FutureMarks’ FireStrike synthetic tests hammers all aspects of DirectX 11 capable GPUs. While it’s synthetic in nature, the benchmark still gives an idea of relative performance differences between cards in an idealized DirectX 11 environment, but the result doesn’t always reflect actual game performance.
The Radeon HD 7950 did beat out the 760 in this test, but that card also costs more.
Games Running with Maxed Out Settings
As with the earlier reviews, I tested the cards with Bioshock Infinite, Tomb Raider and Metro Last Light. At maxed out (“Ultra”) detail levels, the GTX 760 couldn't really compete. This card isn’t really well suited for running with every graphics knob and lever turned to the far right, though it's still playable at 1920x1080 resolution.
The GTX 760 trails both the 670 and HD 7950 by a notable margin, but it’s the least expensive card of the three. The 760 certainly outperforms the 660 Ti and older Nvidia cards, as you’d expect. It’s even a touch faster than the GTX 580.
What’s startling is just how much faster the GTX 760 is while running Tomb Raider with its fancy TressFX hair effect than the older GTX 560 Ti 448. The difference here is stark.
With Bioshock: Infinite at Ultra settings, the GTX 760 shows its mettle, eking out a win over the Radeon HD 7950. Better still, the GTX 760 almost hits the magical 60fps number in Bioshock: Infinite at the mainstream 1920 x 1080 pixel resolution.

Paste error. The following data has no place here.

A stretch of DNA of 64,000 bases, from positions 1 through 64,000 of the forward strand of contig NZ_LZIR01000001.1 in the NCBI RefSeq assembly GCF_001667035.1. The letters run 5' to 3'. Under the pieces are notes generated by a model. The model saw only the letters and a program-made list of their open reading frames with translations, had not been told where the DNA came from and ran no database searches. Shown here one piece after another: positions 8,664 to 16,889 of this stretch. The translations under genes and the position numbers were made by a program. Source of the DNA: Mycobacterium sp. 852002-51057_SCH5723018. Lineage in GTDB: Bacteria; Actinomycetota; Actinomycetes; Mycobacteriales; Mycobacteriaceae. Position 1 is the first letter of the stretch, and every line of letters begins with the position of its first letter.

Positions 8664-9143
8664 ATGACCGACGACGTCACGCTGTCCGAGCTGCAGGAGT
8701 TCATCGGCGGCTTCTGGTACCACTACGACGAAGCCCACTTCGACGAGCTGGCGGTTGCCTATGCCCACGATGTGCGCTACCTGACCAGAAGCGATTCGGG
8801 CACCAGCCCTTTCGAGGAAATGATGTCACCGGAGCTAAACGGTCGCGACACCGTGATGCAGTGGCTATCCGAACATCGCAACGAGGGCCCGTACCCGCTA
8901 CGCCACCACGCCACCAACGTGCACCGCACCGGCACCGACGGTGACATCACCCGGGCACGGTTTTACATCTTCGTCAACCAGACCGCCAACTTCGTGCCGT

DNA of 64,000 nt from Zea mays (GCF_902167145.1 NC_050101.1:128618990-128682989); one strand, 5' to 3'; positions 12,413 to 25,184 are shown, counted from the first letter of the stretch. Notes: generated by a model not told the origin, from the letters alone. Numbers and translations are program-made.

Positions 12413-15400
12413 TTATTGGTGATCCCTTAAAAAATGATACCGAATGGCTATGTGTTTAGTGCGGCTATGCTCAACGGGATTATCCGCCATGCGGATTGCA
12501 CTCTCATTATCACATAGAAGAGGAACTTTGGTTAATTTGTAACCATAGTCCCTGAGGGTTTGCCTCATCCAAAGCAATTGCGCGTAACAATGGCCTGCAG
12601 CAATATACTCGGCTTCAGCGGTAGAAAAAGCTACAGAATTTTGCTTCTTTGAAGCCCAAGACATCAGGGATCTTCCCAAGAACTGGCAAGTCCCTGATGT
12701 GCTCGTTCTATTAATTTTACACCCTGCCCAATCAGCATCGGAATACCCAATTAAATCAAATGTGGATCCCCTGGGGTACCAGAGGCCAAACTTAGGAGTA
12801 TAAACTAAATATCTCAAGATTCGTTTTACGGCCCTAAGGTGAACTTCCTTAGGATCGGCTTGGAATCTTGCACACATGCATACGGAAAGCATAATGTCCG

Metro is incredibly demanding when you dial up all the eye candy. The GTX 770 still manages to hit over 30fps in this test at 1080p.
Okay, so nothing is particularly fast in Metro Last Light with maxed out eye candy. But the $250 GTX 760 holds its own with the pricier HD 7950.
Games Tunning at High Settings
Using the generic high preset yields better frame rates, as expected. But the landscape shifts a bit as well. It’s closer to a dead heat between AMD’s best and the new GTX 770.
It’s amazing how much effect dialing back the detail levels just a notch make in Tomb Raider. The GTX 760 easily exceeds 60 fps, even at 2560 x 1440, as well as outpacing the former high end GTX 580.
The GTX 760 definitely hits the sweet spot in 1080p Bioshock playback. Not bad at all for a $250 card.
Metro Last Light puts huge demands on GPUs, but the GTX 760 at least exceeds 30 fps at 1080p. That’s certainly respectable for $250.
GTX 760: No Miracles at $250
Nvidia’s $250 GeForce GTX 760 is faster in most games than the previous high-end GTX 580 from two generations ago. That’s an impressive achievement in its own right. But as modern games amp up the graphics workload, more demanding PC games will still require users to dial back detail levels a notch. On the other hand, today’s games running at medium-high to high detail levels look pretty damned good, especially at 1080p in a living room HTPC. If you’re willing to sacrifice a little on ambient occlusion and anti-aliasing, the GTX 760 is an extremely capable card that won’t break your budget.